Oil on canvas
Henri Bing, Paris
François Reichenbach, Paris (until January 1951)
The Museum of Modern Art, New York (acquired as a gift from Bernard Davis in January 1951)
Perls Galleries, New York (acquired from the above in 1954)
Dr. and Mrs. Paul Todd Makler, Philadelphia (acquired from the above on December 5, 1964 and thence by descent)
New York, The Museum of Modern Art; Cleveland Museum of Art, Chaïm Soutine, 1950-51 (titled Ray-fish and Bread)
San Francisco, California Palace of the Legion of Honor, 1951 (on loan)
Palm Beach, Society of the Four Arts, Paintings by Chaïm Soutine, 1894-1943, 1952, no. 20
New York, Perls Galleries, The Perls Galleries Collection of Modern French Paintings, 1955, no. 217 (titled as Ray Fish and Bread)
New York, Perls Galleries, The Perls Galleries Collection of Modern French Paintings, 1956, no. 226
New York, Perls Galleries, Modern Masters, 1960
Los Angeles County Museum of Art, Chaïm Soutine, 1968, no. 63
New York, Marlborough Gallery, Chaïm Soutine, 1973, no. 33
Munson-Williams-Proctor Arts Institute, Bulletin, Utica, May 1952, illustrated
The Museum of Modern Art, Bulletin: Painting and Sculpture Acquisitions, July 1, 1950-June 30, 1951, Spring 1952, New York, no. 969, illustrated
M. Castaing and Jean Leymarie, Soutine, Paris, 1963, illustrated pl. V
R. Negri, L'Arte Moderna, 1967, illustrated p. 211
Pierre Courthion, Soutine. Peintre du déchirant, Lausanne, 1972, fig. B, illustrated p. 257
D.C. Ditner, Bulletin of the Cleveland Museum of Art, Cleveland, February 1980, fig. 4, illustrated p. 46
Esti Dunow, Soutine (exhibition catalogue), Westfälisches Landesmuseum, Münster, 1981, fig. 62, illustrated p. 83
Maurice Tuchman, Esti Dunow, Klaus Perls, Chaim Soutine, Catalogue Raisonné, vol. I, Cologne, 1993, no. 59, illustrated p. 420
Soutine’s pictures, known for their textural bravura and focus on the sensual beauty of objects, astounded his contemporaries. Whether portraits of the working class, depictions of local monuments or dead animals, he was able to invest vernacular subjects with a raw beauty that set him apart from the rest of the avant-garde. The present work is one from a series of four compositions of stingrays hanging to dry in a fishmonger's shop. Of the four, this canvas is the only one remaining in private hands. This powerful image has captured the attention of spectators over the last century, and like Soutine's paintings of beef carcases, it has become one of the icons of modern art.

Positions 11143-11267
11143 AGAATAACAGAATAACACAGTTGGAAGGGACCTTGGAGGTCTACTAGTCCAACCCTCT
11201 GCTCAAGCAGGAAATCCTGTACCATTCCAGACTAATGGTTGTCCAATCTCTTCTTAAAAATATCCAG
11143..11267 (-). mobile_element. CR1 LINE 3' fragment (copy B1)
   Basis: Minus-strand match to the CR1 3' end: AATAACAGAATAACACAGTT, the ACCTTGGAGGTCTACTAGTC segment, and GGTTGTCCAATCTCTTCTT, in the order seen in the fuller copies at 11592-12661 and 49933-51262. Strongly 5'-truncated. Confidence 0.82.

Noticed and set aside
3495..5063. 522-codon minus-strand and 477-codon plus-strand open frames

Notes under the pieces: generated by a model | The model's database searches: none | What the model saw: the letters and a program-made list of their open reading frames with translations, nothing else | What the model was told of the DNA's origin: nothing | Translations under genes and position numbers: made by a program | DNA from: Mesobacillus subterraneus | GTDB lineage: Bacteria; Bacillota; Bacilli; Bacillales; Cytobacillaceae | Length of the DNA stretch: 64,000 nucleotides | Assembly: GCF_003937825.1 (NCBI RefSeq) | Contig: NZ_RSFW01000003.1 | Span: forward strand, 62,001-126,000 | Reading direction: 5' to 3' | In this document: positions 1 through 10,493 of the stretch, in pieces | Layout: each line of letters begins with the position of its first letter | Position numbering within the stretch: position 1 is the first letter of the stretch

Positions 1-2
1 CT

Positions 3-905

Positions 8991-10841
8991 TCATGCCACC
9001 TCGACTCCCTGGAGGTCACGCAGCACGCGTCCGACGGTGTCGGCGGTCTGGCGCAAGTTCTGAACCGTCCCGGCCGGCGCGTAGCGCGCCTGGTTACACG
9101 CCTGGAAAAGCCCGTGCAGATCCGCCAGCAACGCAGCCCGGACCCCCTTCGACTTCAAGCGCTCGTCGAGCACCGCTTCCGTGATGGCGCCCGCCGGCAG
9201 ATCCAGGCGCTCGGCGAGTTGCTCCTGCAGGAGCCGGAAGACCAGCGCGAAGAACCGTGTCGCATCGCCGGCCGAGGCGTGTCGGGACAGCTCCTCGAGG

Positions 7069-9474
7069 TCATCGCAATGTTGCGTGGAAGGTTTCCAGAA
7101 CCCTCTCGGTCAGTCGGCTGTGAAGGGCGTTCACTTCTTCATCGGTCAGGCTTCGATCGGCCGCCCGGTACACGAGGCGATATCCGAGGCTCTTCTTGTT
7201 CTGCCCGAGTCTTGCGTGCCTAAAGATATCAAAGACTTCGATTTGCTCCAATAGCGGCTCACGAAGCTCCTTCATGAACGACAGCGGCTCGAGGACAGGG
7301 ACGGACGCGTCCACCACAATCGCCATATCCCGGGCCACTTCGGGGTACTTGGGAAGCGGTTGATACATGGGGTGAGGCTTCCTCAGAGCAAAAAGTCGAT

For this important series Soutine drew his inspiration for this picture from Chardin's 18th century rendition of the same subject that now hangs in the Louvre (fig. 1). "Surely not since Chardin, at any rate, had a rayfish rivited one's attention like Soutine's [...] Fearless in returning to an image so well known in French art, a picture so singular in its ability to make us feel at once repelled and seduced, Soutine nonetheless eliminates much that is most striking in Chardin's image – the cat with arching back that echoes our own sense of shock, the gooey oysters on which the feline steps [....] Soutine's picture is more vertical than horizonal, the rayfish strung across the top of the canvas like laundry on a line – or like Zurbarán's St. Serapion, a brilliantly lit martyr against a dark ground. Its 'face' still grimacing, its 'mouth' open in a 'laugh' or a 'cry,' its entrails spilling out below, the body of the fish is rendered in the most splended and subtle range of Venetian reds, burnt siennas, ochers and yellows, shifting in intensity as the light grows brighter to capture a convexity of the tender skin, or darker as the eye moves into the cavity of its wound. [....] How beautifully our revulsion is painted, how nuanced is made our unquenchable thirst for looking, how exhilarating is rendered our ignoble and enlightening desire to see!" (Kenneth E. Silver in An Expressionist in Paris, The Paintings of Chaim Soutine (exhibition catalogue), The Jewish Museum, New York; Los Angeles County Museum of Art; Cincinnati Art Museum, 1998-99, pp. 38-39).
When this work was exhibited at the Museum of Modern Art for the first time in 1951, the exhibition catalogue described it as follows: "The skillful variability of Soutine's brush and palette are nowhere more apparent than in the two startilng paintings of the ray fish. The one beloning to Mr. and Mrs. Miestchaninoff (see fig. 2) is predominantly pink, of a satiny radiance and moist freshness. Mr. Reichenbach's [the present work] is less subtle but rejoices in a color scheme of sharper red, turqouise and yellow. This time, the painter's bewitchment with the subject had little to do with edibility; he has depicted it like the bad dream of a child or the villain of an animated cartoon."
The painting has been requested by Marc Restellini, Maurice Tuchman and Esti Dunow for the inaugural exhibition of the Pinacotheque de Paris, a retrospective of the work of Chaim Soutine, scheduled for the Spring of 2007.
Fig. 1, Jean-Baptiste Siméon Chardin, La raie, 1728, oil on canvas, Musée du Louvre, Paris
Fig. 2, Chaim Soutine, La raie, circa 1922, oil on canvas, The Metropolitan Museum of Art, New York. Gift of Mr. and Mrs. Klaus Perls
Fig. 3, Chaim Soutine, Nature morte à la raie, circa 1924, oil on canvas, The Cleveland Museum of Art. Gift of Hanna Fund
Fig. 4, Chaim Soutine, Nature morte à la raie, circa 1924, oil on canvas, Musée Calvet, Avignon
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